Then the interrogator showed me documents written in Hebrew and wanted me to sign them but I refused to sign. Then I was taken to Ofer prison where I was strip searched and taken for another interrogation by an intelligence officer. 
 
The intelligence officer did not inform me of my right to silence and did not allow me to speak to a lawyer. He named some boys and told me they had confessed against me. Then he told me they found my fingerprints on a Molotov cocktail. I denied the accusation. He questioned me for about an hour and then I was taken back to the Etzion cell where I spent a night. 
 
The following day I was taken back to Ofer prison in the evening. At Ofer I was strip searched again before being taken to Section 13. 
 
The following day I was taken to Ofer military court. My parents did not attend the hearing because they were not informed. My lawyer was there and the hearing was adjourned. 
 
The following day I was taken for another interrogation at Bitar Illit settlement. The interrogator allowed me to speak to a lawyer before he started to question me. The lawyer told me they wanted to question me again and told me to be careful. He did not inform me of my right to silence.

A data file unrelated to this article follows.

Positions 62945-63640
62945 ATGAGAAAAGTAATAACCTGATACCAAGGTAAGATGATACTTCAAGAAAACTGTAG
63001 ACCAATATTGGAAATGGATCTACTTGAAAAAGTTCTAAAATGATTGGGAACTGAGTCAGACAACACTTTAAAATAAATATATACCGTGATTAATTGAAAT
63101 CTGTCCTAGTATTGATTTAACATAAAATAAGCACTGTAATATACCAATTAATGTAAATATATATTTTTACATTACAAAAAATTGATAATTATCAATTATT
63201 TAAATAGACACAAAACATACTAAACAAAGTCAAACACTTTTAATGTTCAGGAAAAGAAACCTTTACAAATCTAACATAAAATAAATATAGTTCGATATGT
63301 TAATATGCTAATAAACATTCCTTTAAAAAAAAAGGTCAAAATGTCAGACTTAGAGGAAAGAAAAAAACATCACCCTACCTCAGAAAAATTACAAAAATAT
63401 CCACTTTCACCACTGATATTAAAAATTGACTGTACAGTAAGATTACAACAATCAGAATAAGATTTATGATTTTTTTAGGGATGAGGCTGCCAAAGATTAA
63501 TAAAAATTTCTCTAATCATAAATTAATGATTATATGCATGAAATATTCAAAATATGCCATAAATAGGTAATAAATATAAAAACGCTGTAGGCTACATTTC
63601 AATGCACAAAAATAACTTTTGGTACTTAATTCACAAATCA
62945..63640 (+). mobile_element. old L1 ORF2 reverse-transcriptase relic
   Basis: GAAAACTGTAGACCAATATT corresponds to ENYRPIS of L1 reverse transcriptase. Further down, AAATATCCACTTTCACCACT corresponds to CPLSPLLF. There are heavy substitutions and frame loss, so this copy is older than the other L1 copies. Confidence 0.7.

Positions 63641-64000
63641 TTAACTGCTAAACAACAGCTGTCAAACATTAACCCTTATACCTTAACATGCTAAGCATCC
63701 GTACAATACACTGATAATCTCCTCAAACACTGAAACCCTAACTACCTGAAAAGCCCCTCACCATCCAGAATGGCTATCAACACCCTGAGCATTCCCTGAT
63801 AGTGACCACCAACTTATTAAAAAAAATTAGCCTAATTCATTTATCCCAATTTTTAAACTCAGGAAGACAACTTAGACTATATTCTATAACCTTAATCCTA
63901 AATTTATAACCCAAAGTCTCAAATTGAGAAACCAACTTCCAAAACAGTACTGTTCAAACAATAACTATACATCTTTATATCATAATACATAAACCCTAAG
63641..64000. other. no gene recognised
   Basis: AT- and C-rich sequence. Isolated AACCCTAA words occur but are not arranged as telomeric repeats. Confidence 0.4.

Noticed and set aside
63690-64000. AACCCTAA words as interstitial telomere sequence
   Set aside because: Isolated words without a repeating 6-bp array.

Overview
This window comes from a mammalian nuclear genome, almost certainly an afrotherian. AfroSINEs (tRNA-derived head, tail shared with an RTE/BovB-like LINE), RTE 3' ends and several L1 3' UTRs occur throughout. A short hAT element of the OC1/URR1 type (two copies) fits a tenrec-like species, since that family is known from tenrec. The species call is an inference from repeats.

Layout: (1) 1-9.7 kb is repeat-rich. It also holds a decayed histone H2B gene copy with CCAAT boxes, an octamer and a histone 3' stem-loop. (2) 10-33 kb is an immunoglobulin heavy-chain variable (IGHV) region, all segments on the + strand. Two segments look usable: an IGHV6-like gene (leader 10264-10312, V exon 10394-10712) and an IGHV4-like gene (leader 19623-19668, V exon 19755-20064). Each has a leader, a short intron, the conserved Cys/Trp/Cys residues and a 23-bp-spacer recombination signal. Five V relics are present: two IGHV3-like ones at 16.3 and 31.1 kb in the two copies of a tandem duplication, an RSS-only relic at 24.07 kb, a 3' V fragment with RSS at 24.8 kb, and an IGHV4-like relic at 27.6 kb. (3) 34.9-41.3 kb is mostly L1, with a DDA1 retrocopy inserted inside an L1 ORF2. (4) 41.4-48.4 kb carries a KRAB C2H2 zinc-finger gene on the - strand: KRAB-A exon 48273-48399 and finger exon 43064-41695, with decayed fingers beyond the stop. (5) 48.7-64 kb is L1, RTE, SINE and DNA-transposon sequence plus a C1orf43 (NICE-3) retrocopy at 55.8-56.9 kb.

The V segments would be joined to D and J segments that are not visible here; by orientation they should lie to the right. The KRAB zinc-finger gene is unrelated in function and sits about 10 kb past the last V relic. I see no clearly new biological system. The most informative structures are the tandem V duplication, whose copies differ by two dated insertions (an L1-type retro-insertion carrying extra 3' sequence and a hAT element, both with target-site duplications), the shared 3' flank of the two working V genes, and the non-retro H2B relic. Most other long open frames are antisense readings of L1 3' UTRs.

Then the interrogator started to question me without informing me of any rights. He asked me whether I threw Molotov cocktails. I told him I did not. Then he named a boy and asked me whether I knew him and I told him I did not. Then he told me I was a poor boy because the accusations against me were false. I did not know whether he was being sarcastic or not. Then I was taken back to Ofer.
 
In all I  had about seven military court hearings. At the last hearing, which was on 13 January 2020, I was sentenced in a plea bargain to four-and-a-half months in prison and the military judge told me I could go home on the same day. I was served with a suspended sentence of three years in prison valid for seven years and my parents had to pay a fine of NIS 6,000. I was released after the hearing and I went home with my father. I arrived home at around midnight.
 
 This testimony was produced with the financial support of the German Federal Foreign Office. Its contents are the sole responsibility of Military Court Watch.